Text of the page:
“Meursault is punished, not for his crime of killing another human being but for refusing to play the game.” This statement is of great relevance to the novel The Outsider, by Albert Camus. Society as a whole enforces its ideas and values, upon all individuals, but particularly on those who differ from the “norm”. Through Meursault’s view of the world, contrasted with that of both the religious and judicial system this notion is foregrounded.
Meursault’s outlook on death and dying is very different to that of the majority of people at the time. He was unemotional and indifferent to the death of his mother, something that was unfathomable and by no means acceptable. “…I didn’t know if I could smoke in front of mother. I thought it over and decided it didn’t really matter.” This is a classic train of thought for Meursault, he believes that when you are dead, then you really are dead, so smoking or not smoking will make no difference to the deceased. “I probably loved my mother my mother quite a lot, but that didn’t mean anything.” He accepts his mother is dead, and that his love means nothing to her, in fact, nothing means anything to her. These ideas were deplorable according to his societies standards and Euro-centric value system. “He said that I hadn’t wanted to see mother; that I’d smoked, I’d slept and I’d had some white coffee. And I felt something stirring up the whole room; for the first time I realised I was guilty.” This quote is a key aspect of the foundation philosophy in the novel. Meursault realises, at that moment, that he is on trial for killing a man, but he will be found culpable of the charge not for killing a human being but for the simple reason that he did not play ...
... middle of paper ...
... hearts when I knew nothing of the most basic human reactions.” This is a quote by the Public Prosecutor, both a religious and lawful man. Through Meursault’s expression of ideas and feelings, he is clearly capable of emotion and human instinct, yet because he does not abide by the rules he is condemned by a society, which fears him, for his difference. Meursault refuses to believe in God, he refuses to succumb to the dominant ideology of his time, he refuses to play the game and for this he is punished.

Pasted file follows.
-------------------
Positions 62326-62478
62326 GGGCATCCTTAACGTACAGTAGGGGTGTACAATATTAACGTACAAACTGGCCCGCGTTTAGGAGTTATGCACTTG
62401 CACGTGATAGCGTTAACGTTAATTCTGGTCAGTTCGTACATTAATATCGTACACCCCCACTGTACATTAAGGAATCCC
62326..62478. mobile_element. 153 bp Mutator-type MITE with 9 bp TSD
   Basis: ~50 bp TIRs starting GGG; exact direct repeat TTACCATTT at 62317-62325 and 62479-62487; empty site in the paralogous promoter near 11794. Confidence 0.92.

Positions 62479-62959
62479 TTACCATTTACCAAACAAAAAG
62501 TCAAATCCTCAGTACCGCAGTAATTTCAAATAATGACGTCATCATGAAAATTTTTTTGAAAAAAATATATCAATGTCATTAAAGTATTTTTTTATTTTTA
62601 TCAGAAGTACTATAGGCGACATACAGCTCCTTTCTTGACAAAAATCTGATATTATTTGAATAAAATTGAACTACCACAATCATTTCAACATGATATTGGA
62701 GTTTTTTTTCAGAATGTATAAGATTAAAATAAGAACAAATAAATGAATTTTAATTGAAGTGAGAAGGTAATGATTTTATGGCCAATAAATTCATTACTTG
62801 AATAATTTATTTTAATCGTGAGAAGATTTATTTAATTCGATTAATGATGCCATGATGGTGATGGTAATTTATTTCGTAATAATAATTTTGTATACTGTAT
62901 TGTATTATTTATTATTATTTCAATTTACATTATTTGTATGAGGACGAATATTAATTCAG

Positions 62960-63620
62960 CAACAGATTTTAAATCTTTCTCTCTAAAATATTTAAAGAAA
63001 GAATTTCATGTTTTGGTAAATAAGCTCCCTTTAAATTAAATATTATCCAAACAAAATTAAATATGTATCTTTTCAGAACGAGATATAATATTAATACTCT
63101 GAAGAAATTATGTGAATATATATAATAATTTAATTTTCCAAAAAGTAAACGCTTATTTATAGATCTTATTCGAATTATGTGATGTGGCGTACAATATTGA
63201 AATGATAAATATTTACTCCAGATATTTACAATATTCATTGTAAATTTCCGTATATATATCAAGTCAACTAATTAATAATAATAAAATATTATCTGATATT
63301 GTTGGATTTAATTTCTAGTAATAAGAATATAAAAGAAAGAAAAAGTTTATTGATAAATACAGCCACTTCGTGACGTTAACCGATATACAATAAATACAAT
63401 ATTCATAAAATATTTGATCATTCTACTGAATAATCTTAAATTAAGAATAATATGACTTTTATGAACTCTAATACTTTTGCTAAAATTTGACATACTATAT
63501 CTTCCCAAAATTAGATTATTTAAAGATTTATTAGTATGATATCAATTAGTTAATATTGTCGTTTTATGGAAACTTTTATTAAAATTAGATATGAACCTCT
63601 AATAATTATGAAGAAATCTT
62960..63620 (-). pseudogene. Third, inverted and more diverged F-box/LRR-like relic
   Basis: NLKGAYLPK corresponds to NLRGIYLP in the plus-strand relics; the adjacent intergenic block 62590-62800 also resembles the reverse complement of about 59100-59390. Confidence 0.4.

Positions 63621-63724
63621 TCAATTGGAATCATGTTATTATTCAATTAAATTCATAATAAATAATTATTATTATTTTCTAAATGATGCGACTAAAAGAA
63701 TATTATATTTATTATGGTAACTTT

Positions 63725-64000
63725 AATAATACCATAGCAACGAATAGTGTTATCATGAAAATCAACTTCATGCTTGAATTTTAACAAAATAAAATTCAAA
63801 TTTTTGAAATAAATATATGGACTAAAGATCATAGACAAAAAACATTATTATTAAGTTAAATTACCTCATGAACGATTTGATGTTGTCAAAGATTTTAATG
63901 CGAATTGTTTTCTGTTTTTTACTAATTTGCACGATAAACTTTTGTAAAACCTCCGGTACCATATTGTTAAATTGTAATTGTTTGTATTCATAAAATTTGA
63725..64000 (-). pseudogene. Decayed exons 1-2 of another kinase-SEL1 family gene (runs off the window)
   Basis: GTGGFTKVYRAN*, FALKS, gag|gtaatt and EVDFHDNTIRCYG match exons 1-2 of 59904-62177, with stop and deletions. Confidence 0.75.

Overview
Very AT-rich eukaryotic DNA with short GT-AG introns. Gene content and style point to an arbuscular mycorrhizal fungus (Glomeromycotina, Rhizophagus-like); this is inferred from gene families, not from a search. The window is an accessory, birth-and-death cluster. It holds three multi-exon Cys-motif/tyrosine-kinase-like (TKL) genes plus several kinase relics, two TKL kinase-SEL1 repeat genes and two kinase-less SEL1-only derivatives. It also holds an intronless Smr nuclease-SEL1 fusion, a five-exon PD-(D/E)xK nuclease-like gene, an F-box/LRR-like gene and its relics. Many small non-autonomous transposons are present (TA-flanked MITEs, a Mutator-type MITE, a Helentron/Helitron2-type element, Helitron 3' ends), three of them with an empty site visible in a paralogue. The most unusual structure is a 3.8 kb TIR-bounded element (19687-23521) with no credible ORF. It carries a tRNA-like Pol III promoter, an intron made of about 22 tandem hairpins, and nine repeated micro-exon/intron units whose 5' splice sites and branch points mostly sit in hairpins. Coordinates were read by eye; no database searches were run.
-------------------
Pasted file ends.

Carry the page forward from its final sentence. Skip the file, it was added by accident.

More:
Meursault was brought to trial for killing another human being, yet he was convicted and punished for refusing to “play the game.” He did not adhere to the rules nor did he try to change himself to better fit the world in which he lived. As the magistrate said, and essentially, in societies eyes he was “Mr. Antichrist” and for this he was condemned to death.
Need Writing Help?
Get feedback on grammar, clarity, concision and logic instantly.Check your paper »
- Meursault as Christ in The Stranger (The Outsider) In one of his later interviews, Camus made the somewhat irritated comment that Meursault is the “only Christ we deserve.” While this seem to be a pithy, witty comment, we need to figure out how Meursault is like Christ. Christ taught his disciples and had them go and teach others, yet Meursault has no disciples and chooses to say little. Meursault murders while Christ brings a man back from the dead. Most drastically, Christ ”died for our sins” in order to make all those who follow free from original sin.... [tags: Camus Stranger Essays]
651 words (1.9 pages)
- Finding a Rational God through Nature in Camus' The Stranger (The Outsider) Turning towards nature for fulfillment, The Stranger’s Meursault rejects the ideology of God as a savior and is consequently juxtaposed against Jesus Christ’s martyrdom, Christianity and the infamous crucifixion. To the inexperienced reader, Meursault appears to be an extreme atheist. Later in Albert Camus’ novel, he is revealed as a humanistic soul that’s in touch with the universality of the earth and soil he treads upon.... [tags: Camus Stranger Essays]
3485 words (10 pages)
- The Absurd Heroes Of The Stranger (The Outsider) and The Myth of Sisyphus In The Myth of Sisyphus, Sisyphus is an absurd hero because he realizes his situation, does not appeal, and yet continues the struggle. The purpose of this essay is to demonstrate that The Stranger is, in narrative style, also showing us an absurd hero, or the beginning of an absurd hero in Meursault. In The Myth of Sisyphus Camus establishes the epistemology on which he bases all his works. Ant it's a very simple epistemology.... [tags: comparison compare contrast essays]
1067 words (3 pages)